The Long Game

Alignments with Madmen

Jonathan thought he might find her in the amphitheatre lecture hall or the inner room where she had so frequently resided in times past. He had often suspected it was her sanctuary away from the rest of the world. Or perhaps just from him.

And so he went looking for Mina once more. To plead with her. Apologize. Attempt to talk some sense into her.

He passed through the empty lecture hall and into the inner room, heedless of the blood spatters that still dotted the floor. They were of no significance to him. That quiet area was vacant as well. But as he turned to go, he paused. Something pulled him deeper into the quarters and he discovered, quite hidden away, yet another room.

And so it came to pass that he did indeed find a person. Though it was not the one for whom he had been searching.

Her professor. van Helsing. The man stood in the dusty, secluded room with his back to Jonathan. On a table before him lay an assortment of various items including a medium sized wooden box. Only a fleeting glimpse afforded Jonathan a strange view of shiny cross-looking objects and a small book before the man closed the box and turned to face him.

Abraham van Helsing. Yes, he had sent word for Jonathan to meet him here. Jonathan had nearly forgotten about it in the midst of all his tormented musings. But something within his subconscious clearly had not.

"I got your message," he said noncommittally, covering his disappointment at this change of course.

"Mr. Harker," van Helsing said by way of welcome. "Please, have a seat."

No, no. He would not bend to formality. Not just yet. He felt he must remain standing and keep his exit way clear. For he saw there in the man's eyes a look of the dead. This man, surely born whole, now appeared hollow and bereft of any living soul. As Jonathan himself now felt. The surprise mirror image simultaneously called and repelled him.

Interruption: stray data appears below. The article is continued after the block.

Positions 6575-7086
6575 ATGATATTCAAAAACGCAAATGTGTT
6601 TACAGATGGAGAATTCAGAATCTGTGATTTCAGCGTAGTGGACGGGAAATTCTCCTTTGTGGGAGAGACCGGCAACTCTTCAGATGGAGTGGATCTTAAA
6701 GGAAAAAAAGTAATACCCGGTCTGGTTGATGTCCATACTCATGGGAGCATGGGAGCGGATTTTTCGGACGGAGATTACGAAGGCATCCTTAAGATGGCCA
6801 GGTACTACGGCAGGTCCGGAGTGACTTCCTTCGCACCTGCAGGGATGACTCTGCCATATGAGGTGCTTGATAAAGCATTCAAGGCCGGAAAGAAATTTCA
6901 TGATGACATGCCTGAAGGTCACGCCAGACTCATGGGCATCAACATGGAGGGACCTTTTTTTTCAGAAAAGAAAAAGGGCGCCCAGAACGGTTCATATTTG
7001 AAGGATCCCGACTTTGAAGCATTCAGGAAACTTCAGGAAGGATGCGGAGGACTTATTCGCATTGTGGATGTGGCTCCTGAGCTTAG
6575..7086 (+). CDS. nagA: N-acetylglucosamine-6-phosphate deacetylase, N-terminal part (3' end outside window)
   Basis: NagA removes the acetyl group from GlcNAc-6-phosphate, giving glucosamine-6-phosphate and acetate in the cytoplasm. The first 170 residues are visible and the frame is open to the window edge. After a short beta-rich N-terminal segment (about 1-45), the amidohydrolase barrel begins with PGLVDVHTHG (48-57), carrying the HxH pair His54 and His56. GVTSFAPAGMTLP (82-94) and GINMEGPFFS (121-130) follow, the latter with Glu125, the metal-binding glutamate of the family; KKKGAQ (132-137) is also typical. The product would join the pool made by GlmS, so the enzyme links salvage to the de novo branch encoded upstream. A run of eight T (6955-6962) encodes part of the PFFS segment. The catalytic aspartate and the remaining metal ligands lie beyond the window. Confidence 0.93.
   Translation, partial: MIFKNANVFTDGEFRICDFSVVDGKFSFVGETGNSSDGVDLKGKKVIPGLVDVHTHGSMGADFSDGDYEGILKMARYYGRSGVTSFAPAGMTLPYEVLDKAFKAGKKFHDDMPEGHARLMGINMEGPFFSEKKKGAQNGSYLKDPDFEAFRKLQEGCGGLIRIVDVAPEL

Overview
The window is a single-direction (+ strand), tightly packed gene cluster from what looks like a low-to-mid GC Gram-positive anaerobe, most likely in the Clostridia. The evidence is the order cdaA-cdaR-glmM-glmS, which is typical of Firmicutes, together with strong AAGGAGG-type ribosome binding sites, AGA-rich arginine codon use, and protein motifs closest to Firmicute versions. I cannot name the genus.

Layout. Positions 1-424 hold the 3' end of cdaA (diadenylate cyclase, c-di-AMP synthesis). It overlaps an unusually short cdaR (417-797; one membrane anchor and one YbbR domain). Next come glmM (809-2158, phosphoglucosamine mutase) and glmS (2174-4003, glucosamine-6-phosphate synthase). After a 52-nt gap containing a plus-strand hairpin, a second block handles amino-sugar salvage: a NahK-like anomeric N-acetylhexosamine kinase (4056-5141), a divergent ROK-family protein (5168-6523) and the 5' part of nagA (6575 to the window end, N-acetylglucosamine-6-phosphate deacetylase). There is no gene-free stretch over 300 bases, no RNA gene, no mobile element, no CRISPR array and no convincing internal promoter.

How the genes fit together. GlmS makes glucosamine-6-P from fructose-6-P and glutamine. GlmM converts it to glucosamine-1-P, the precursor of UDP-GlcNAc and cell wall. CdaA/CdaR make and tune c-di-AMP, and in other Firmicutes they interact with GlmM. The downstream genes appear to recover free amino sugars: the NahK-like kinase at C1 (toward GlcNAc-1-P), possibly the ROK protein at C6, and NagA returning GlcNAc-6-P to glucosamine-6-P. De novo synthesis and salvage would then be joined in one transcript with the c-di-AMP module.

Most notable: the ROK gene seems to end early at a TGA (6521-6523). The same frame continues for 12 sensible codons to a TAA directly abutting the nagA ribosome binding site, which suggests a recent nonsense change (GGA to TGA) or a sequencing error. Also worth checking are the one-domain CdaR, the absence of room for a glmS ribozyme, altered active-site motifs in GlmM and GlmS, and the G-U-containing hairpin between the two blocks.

"What can you tell me about Grayson?" he inquired, delving straight into the matter at hand.

The Order required information about Grayson for their own ends and he required information about the man of whom Mina had become so entranced. It seemed he might have found the one who could satisfy both purposes.

van Helsing sized him up for a moment, seeming to make a final commitment of some sort.

"Everything you need to know to destroy him," he declared finally.

Destroy. Good. That was a good word. Destroy. To ruin or make something useless. Yes. That was a good word indeed. For that was exactly what he desired to do to that devil Alexander Grayson.

"His name," van Helsing continued, ". . . is Dracula."

Jonathan stood completely still and allowed the utter impossibility of those words to slap him square in the face. Grayson? Dracula? An undead monster who could not withstand sunlight or holy relics? Who drank living blood to sustain its own existence?

It was a cruel tale told to frighten bad children. His own drunk of a father used to tuck him under his arm, alcohol oozing through his skin pores, heavy stinking breath in a cloud upon his child's face and tell him all about it.

"Look here, Johnny boy," he'd say. "You better straighten yourself up or tonight when the moon is full, that nasty creature Dracula'll creep in through your bedroom window while you're sleeping. And you'll not know a thing until . . . snnickkk . . ."